It doesn’t reflect very well on Mr. King that he piled on Big Ben after everyone else did. The time to do some journalism would have been in the original article, possibly in a sidebar, and what the heck, maybe some background research in Pittsburgh. There might now be, say, a thousand fewer people in Pittsburgh regretting having bought a #7 Steelers jersey.

What also doesn’t reflect well on him is that he decided to kick Mr. Roethlisberger once he was already down. The time to call him a prick was when he was on top of the world and being a prima donna, not now when he is an easy target.

Friday, 3 September 2010

LenDale White is, like Rush Limbaugh, a big fat idiot

The coefficient of static friction is higher than the coefficient of kinetic friction. Dormant this has been long enough.

Let's get the ball rolling with a remark or two on our least-favourite NFL player, the inimitable Lendale White. Our chubby hero has bounced from Tennessee to Seattle to Denver this season, and has now suffered another of his many reversals of fortune.

We first met LenWhale when he was splitting carries with Reggie Bush in the University of Southern California National Championship team's backfield. He was variously described as being under-rated, being lost in the limelight focused on Reggie, or vastly overrated, riding the coattails of a pro-caliber offensive line. He declared for the NFL draft after his junior season in 2006, and then had a snack, which lasted about four months.

On draft day, he predictably fell out of the first round, based on his horrible conditioning and physical appearance. He claimed to not have been able to train because of a pulled hamstring, while the skeptic in every scout wondered if his pulled hamstring was actually caused by his poor physical fitness. The Tennessee Titans were the dupes who decided to take a chance on this second round 'bargain', picked him 45th overall, 15 picks before Maurice Jones-Drew, and were rewarded with years of petulance and underachievement. I can still remember LenDale taking the call from the Titans at home, surrounded by family and well-wishers, pumping his fist and shaking his head, wearing a white muumuu of a shirt which barely concealed and could not contain his man-breasts, and sporting an expression which plainly read: "I'll show them!"

He did no such thing. His career followed an entirely predictable arc: a failure to deliver on his athletic potential, a constant grumbling and grousing about not getting the credit he deserved from the fans and the media, and a long list of excuses and rationalizations for his poor play or fragility. All the doubters and naysayers who LenDale pouted about before the draft were absolutely right in their assessment of him.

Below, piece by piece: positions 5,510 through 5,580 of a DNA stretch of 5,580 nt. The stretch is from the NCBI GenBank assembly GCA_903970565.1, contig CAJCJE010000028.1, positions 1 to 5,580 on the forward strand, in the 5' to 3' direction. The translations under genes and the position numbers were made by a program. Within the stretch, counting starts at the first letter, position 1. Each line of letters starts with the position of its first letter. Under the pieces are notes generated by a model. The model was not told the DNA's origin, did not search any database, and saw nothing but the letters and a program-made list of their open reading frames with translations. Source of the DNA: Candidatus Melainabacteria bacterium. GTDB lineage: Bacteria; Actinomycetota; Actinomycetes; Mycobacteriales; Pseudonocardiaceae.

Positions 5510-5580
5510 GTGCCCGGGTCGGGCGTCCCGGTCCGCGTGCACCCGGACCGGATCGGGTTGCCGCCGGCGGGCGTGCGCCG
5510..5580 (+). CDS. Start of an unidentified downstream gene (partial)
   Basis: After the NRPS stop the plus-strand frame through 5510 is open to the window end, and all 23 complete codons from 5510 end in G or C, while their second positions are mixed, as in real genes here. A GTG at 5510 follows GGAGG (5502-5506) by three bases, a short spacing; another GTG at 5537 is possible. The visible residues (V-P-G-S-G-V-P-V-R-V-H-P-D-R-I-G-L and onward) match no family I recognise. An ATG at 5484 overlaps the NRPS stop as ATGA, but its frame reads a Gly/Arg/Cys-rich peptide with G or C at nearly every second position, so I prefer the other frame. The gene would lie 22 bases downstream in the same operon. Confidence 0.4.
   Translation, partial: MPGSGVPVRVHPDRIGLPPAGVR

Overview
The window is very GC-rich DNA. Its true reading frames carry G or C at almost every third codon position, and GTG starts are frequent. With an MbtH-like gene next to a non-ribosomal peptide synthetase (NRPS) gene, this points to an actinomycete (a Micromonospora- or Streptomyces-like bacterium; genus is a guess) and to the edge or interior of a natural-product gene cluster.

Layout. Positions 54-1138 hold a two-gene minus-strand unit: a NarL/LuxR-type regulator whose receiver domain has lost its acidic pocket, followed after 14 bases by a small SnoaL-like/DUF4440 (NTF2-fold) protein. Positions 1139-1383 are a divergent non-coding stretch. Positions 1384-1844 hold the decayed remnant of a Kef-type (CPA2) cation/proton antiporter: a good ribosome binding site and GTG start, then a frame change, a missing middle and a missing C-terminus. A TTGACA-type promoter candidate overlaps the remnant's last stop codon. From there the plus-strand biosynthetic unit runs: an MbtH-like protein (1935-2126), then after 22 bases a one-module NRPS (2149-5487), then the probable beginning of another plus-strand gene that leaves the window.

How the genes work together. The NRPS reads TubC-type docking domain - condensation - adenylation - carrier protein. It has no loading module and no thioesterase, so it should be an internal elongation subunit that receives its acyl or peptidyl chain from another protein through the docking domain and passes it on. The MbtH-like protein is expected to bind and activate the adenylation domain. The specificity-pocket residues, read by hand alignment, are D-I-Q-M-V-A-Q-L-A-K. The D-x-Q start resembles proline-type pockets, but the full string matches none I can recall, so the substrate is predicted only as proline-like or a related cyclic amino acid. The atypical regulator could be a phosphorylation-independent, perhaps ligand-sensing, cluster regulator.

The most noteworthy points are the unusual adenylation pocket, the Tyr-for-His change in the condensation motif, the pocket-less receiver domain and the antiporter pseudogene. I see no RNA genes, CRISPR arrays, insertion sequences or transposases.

Last season we saw him act as a correspondent for the "Jim Rome Is Burning" show, gleefully interviewing his teammates on camera, delighted with the attention. The most remarkable aspect of his pieces was the juxtaposition of his doughy physique (of which he was vocally proud and attributed to his recent abstinence from tequila) with that of his teammates, virtually all v-shaped action hero-Greek gods. Let's be clear about this: during the segments, they were bare-chested or UnderArmoured, and LenDale wore his muumuu. Thankfully.

Another indication that LenDale doesn't get it is that most of his interviews occurred in the weight room, where his teammates worked out diligently, and he clowned around. He beamed for the camera, heavy lidded and glassy eyed, his speech barely comprehensible, to the encouragement of Jim Rome, who called him one of the best correspondents yet.

This season, having purportedly lost thirty pounds, and yet still sporting a double chinned moon-face, LenDale was cut by the Titans. He was signed shortly thereafter by the Seahawks' Pete Carroll, their new coach and his former mentor at USC. He was released shortly thereafter, with a statement that read in part: "It became apparent at this time that LenDale was not ready to be a member of the Seattle Seahawks."

At approximately the same time, it was announced by the NFL that LenDale would be suspended for four games for violating the league's drug policy. It's hard to believe, based on the visual evidence, that he tested positive for a performance-enhancing drug. While LenDale may have become lighter, he still displayed no noticeable muscle tone. The suspicion on this side of the keyboard is that he ingested a stimulant-appetite suppressant to reduce his weight, instead of working it off the old-fashioned way.

His career threatening to turn farcical, he was given another chance by the Broncos, whose depth at the running back position was non-existent after a rash of injuries. He seemed assured of making the 53 man roster, until he ruptured his Achilles tendon in the final pre-season game on Thursday night. While this is the kind of injury that happens frequently in sports which involve running and sudden bursts of acceleration, it's open to question whether years of overweight and lack of conditioning pre-disposed him to this injury.

So now he gets to serve his suspension on the couch. He has surgery to look forward to, followed by a year of painful rehab work to get back to the NFL. The outlook from here is not good, and his only saving grace will be his unfulfilled 'potential', the siren song which the desperate NFL head coach can never escape from.